Historical Harpic

Thank you Bec Cody. Thank you for showing us the way to deal with fifty-year-old racist imagery. When her husband Bruce returned from the men’s toilets at the Sussex Inlet RSL and told her that he had seen four bathroom tiles, originally installed in the 1960s,  bearing kitsch images of kangaroos, emus and  Aboriginal men, she knew how to respond. Her husband went to the bar and  ‘carried on like a pork chop’, while she bottled up her fury ready to unleash it on the hapless board of the Sussex Inlet RSL under privilege in the ACT Legislative Assembly. Thank you Bec Cody. In  the tradition of Hetti Perkins, Rona Joyner and countless iconoclasts before you, when confronted with problematic imagery your only response is — the jackhammer!  No need to waste your important  time with the wonderful array or ironic, satiric, parodic, nuanced, contextualised responses rehearsed for you by literally generations of indigenous Australian artists who have exhibited on Australia’s behalf in international art exhibitions for decades. No need to think about the work cultural historians and theorists have done on the complex and yes, problematic, operations of kitsch imagery in our visual culture, globally and across the generations. Why, your husband fought in Iraq! Enough said! No, instead the fifty-year-old tiles were unilaterally declared to be  ‘perverted and disgusting’. You were going to be the self-appointed semiotic Harpic banishing this historical texture for ever. The Sussex Inlet RSL knew how to reply though: ‘I reckon she’s out of order’.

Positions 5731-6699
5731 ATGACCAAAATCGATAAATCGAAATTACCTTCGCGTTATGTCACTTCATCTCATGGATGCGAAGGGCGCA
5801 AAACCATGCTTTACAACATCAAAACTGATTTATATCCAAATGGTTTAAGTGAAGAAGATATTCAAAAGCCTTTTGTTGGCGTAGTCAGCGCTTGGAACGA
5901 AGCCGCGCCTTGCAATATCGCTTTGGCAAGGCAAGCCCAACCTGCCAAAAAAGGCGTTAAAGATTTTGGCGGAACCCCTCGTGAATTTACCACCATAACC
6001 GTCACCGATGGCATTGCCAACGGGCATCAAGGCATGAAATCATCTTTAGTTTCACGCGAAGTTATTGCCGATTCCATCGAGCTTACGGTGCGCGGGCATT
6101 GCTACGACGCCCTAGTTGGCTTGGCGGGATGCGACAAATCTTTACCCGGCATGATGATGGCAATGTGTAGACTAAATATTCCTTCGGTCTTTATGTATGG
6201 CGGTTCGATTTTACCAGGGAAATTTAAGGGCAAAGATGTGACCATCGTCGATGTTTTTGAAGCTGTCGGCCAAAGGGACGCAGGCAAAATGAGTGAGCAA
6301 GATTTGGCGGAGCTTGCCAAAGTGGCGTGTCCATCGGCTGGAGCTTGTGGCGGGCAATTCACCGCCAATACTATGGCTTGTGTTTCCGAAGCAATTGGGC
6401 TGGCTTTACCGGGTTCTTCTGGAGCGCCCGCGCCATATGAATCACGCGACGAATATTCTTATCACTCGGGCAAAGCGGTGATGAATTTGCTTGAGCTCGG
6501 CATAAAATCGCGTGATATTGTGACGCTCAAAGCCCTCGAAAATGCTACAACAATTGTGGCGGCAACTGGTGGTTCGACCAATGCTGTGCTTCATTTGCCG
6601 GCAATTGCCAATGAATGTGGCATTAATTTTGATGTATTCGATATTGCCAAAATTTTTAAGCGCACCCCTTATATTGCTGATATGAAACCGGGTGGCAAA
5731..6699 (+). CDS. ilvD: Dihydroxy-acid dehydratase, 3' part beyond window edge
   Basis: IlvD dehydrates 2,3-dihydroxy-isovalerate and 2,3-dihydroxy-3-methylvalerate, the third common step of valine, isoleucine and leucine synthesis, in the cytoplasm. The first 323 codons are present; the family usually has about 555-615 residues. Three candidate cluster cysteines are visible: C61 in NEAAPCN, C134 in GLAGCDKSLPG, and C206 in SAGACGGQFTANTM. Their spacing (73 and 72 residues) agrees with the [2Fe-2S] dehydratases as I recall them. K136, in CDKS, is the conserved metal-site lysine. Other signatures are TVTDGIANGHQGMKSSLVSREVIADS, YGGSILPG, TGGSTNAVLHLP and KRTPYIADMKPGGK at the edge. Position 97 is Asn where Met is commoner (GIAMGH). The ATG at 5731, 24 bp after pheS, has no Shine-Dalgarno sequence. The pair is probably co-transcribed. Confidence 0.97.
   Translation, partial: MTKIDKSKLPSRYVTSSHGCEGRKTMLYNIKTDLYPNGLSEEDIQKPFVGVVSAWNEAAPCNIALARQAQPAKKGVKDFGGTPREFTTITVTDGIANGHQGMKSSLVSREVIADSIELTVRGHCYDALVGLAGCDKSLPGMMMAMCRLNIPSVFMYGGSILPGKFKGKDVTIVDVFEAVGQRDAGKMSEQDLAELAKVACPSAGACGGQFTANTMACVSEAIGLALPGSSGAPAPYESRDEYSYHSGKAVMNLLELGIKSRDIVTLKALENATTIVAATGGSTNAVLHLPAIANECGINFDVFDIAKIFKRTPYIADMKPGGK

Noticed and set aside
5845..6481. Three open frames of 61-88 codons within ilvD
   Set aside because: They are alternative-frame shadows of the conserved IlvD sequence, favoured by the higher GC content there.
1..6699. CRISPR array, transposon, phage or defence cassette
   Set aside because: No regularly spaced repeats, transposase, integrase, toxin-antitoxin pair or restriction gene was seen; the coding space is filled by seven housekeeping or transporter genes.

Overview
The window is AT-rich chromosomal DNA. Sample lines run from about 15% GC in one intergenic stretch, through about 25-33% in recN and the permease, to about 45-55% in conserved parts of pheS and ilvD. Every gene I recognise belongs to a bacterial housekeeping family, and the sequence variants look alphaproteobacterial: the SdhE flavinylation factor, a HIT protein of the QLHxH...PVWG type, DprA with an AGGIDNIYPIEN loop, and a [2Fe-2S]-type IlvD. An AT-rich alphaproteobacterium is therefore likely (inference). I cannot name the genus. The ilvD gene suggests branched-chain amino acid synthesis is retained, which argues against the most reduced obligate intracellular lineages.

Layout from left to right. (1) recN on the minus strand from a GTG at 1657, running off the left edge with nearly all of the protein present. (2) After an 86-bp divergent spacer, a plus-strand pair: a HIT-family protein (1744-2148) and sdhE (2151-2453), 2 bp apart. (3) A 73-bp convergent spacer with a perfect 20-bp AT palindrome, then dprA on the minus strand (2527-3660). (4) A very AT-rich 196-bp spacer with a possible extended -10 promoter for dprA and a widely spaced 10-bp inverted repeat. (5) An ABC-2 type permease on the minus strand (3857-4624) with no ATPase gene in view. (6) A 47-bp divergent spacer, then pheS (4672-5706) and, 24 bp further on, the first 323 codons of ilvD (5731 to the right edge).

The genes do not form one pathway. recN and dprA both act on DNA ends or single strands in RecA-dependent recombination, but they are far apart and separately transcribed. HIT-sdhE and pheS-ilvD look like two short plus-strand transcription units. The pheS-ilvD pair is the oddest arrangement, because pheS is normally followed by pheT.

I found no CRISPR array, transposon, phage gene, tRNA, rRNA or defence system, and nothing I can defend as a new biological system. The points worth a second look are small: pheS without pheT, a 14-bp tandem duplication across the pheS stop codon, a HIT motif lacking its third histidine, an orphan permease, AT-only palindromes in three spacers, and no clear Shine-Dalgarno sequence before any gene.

Sussex Inlet RSL Men's Toilet

Sussex Inlet RSL Men’s Toilet

Sussex Inlet RSL Men's Toilet

Sussex Inlet RSL Men’s Toilet

Sussex Inlet RSL Men's Toilet

Sussex Inlet RSL Men’s Toilet

Bec Cody

Bec Cody

2 thoughts on “Historical Harpic

  1. Thanks Martyn. I can see how the issue of kitsch imagery of Aboriginal people in a toilet is problematic, but the coverage in the Canberra Times, complete with pic of haughty Bec, made me cringe on her behalf. Every stereotype of Canberra and ‘progressive’ politics among people in regional and outer-suburban Australia was reinforced by this story. Probably worth a few dozen votes to One Nation. How does she think her response will go down? I’ve known plenty of outstanding, hard working and thoughtful people active in the Labor movement, but ACT Labor can’t seem to find them when it comes to pre-selection.

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